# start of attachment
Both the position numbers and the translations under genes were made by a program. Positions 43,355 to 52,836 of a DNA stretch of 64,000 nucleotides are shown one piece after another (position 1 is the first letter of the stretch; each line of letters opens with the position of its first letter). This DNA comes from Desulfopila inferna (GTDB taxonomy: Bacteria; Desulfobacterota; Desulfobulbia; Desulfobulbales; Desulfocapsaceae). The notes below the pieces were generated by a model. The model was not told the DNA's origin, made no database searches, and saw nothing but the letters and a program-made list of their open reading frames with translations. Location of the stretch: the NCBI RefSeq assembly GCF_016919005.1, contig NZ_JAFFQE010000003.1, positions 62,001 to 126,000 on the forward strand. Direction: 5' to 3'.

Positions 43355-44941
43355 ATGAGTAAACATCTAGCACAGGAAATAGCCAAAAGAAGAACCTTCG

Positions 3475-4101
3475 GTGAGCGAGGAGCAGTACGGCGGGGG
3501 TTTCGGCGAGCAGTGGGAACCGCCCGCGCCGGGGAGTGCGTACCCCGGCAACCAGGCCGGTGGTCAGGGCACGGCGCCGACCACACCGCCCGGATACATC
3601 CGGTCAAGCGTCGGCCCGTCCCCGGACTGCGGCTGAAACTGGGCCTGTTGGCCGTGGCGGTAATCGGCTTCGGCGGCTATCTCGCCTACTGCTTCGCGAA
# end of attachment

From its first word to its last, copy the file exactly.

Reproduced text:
Both the position numbers and the translations under genes were made by a program. Positions 43,355 to 52,836 of a DNA stretch of 64,000 nucleotides are shown one piece after another (position 1 is the first letter of the stretch; each line of letters opens with the position of its first letter). This DNA comes from Desulfopila inferna (GTDB taxonomy: Bacteria; Desulfobacterota; Desulfobulbia; Desulfobulbales; Desulfocapsaceae). The notes below the pieces were generated by a model. The model was not told the DNA's origin, made no database searches, and saw nothing but the letters and a program-made list of their open reading frames with translations. Location of the stretch: the NCBI RefSeq assembly GCF_016919005.1, contig NZ_JAFFQE010000003.1, positions 62,001 to 126,000 on the forward strand. Direction: 5' to 3'.

Positions 43355-44941
43355 ATGAGTAAACATCTAGCACAGGAAATAGCCAAAAGAAGAACCTTCG

Positions 3475-4101
3475 GTGAGCGAGGAGCAGTACGGCGGGGG
3501 TTTCGGCGAGCAGTGGGAACCGCCCGCGCCGGGGAGTGCGTACCCCGGCAACCAGGCCGGTGGTCAGGGCACGGCGCCGACCACACCGCCCGGATACATC
3601 CGGTCAAGCGTCGGCCCGTCCCCGGACTGCGGCTGAAACTGGGCCTGTTGGCCGTGGCGGTAATCGGCTTCGGCGGCTATCTCGCCTACTGCTTCGCGAA